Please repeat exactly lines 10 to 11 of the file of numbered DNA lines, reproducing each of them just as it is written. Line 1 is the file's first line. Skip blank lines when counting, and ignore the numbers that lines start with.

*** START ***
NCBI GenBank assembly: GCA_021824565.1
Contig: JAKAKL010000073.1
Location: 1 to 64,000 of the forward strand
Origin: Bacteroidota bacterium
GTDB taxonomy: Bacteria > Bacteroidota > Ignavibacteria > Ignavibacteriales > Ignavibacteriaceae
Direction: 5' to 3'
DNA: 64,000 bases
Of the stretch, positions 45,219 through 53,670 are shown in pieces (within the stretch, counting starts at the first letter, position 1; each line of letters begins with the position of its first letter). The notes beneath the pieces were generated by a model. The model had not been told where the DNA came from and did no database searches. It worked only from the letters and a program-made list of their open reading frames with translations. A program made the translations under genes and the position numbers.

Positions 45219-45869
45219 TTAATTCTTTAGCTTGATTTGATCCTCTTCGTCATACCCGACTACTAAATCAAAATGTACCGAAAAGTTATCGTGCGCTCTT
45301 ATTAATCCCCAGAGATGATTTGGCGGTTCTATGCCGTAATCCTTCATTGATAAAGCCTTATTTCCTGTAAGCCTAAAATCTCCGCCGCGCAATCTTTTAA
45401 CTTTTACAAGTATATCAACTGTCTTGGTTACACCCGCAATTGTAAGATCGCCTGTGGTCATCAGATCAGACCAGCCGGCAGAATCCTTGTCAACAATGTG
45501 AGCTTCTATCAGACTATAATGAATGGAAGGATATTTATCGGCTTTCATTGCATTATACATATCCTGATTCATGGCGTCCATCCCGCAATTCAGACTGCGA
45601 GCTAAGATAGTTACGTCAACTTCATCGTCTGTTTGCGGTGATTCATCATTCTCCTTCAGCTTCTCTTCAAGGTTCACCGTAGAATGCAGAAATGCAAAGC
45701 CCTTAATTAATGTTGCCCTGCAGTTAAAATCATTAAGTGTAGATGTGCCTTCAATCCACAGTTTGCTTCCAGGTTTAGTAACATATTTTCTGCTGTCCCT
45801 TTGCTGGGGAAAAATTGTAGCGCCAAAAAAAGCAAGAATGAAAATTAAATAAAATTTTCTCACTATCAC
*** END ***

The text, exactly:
45219 TTAATTCTTTAGCTTGATTTGATCCTCTTCGTCATACCCGACTACTAAATCAAAATGTACCGAAAAGTTATCGTGCGCTCTT
45301 ATTAATCCCCAGAGATGATTTGGCGGTTCTATGCCGTAATCCTTCATTGATAAAGCCTTATTTCCTGTAAGCCTAAAATCTCCGCCGCGCAATCTTTTAA